As a result of this, the government has discouraged even in-country travel — closing down travel between some provinces, and within the districts of some provinces. This has affected us up here in the north as well. Chiang Mai province and Chiang Rai province have borders with Myanmar, and this is what is giving the authorities concern. The borders have few checkpoints, and most people are able to cross at will. Local authorities have imposed curfews, and have closed schools during February. However, they may reopen schools by the start of next month. Mid-March begins Thailand’s summer school break, so that will probably help the situation.
While we are not back to lockdowns — the country’s economy has been in a free-fall since the start of the pandemic last year. Businesses across the country are languishing and have had to let people go. Most people are getting by as best they can. Thailand has always relied on the tourist industry to bolster its economy. Now that the tourists can no longer come in, most of the hotels across the country have become shuttered.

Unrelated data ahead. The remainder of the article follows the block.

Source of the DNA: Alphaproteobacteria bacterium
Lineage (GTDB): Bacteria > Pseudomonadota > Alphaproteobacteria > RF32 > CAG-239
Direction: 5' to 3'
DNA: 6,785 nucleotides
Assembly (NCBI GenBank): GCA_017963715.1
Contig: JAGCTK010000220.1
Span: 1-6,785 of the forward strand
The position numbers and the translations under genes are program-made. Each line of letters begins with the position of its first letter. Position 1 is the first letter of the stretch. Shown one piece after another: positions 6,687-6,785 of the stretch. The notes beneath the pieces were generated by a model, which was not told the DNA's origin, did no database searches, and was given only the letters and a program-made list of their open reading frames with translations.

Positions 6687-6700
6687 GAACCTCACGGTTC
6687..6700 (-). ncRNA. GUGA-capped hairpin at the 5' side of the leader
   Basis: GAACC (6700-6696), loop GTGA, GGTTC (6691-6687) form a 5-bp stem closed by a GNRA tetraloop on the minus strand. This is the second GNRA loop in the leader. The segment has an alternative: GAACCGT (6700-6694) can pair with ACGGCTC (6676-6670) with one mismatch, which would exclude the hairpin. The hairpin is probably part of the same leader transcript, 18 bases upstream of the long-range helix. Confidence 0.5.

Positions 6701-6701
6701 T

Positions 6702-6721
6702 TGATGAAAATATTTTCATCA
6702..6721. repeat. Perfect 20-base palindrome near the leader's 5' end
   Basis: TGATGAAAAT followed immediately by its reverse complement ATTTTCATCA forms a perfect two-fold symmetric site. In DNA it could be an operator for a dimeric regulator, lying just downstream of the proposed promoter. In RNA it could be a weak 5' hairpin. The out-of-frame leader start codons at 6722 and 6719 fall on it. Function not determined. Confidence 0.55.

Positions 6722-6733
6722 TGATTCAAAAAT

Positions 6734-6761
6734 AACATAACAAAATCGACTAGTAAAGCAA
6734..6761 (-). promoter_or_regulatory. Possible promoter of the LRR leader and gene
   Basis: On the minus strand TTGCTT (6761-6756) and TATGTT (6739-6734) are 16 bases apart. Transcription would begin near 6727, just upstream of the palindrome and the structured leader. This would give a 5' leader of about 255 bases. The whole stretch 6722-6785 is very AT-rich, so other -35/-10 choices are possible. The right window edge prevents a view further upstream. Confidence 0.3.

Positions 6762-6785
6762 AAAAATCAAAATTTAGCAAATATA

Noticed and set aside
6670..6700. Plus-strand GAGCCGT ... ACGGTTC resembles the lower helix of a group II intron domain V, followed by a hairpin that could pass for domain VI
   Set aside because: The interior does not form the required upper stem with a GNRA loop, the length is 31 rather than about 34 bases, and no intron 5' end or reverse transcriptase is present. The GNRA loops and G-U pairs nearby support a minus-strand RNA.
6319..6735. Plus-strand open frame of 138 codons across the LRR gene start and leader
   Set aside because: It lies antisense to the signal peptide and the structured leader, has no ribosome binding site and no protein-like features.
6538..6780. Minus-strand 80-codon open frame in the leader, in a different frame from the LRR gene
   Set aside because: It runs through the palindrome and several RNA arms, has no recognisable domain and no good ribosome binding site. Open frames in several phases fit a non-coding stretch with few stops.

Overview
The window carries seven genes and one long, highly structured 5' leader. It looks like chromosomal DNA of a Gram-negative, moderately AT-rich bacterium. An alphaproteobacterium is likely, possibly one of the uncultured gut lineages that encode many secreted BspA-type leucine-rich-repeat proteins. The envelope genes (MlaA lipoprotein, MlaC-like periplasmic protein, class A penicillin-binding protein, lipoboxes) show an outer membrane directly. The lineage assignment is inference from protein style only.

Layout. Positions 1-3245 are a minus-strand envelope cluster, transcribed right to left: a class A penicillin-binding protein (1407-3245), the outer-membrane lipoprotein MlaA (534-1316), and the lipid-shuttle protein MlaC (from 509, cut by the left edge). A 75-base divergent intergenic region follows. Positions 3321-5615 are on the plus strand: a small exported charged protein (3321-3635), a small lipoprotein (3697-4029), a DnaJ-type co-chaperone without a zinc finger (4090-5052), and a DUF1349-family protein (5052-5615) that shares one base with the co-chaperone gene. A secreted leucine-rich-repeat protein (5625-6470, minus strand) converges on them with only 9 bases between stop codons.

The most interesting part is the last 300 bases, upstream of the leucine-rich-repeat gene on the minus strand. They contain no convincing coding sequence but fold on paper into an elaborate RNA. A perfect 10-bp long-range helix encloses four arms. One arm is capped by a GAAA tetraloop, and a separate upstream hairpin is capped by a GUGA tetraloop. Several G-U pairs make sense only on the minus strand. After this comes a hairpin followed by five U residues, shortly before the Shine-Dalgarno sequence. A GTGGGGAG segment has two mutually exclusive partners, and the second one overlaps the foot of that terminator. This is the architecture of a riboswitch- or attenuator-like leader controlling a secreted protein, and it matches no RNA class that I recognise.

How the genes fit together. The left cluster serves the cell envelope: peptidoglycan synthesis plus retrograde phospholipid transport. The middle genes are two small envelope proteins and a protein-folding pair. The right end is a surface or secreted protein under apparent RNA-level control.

The churches and villagers up in the highlands are faring much better. Due to the extensive development work, we have been able to carry out over the past years (establishing strong churches, improving their agriculture and horticulture, bringing clean water to villages through PVC pipes, building health clinics, schools, and student dormitories), the communities up in the hills are in much better shape.
People in the lower-income bracket in the cities are beginning to have to rely on government subsidies. The villagers in the mountains at least have enough food to eat. The Christians have been able to step up to help the neighbors who are in need. This is giving them an enormous opportunity to demonstrate God’s love during this difficult time. It is as if God had prepared them for such a time as this!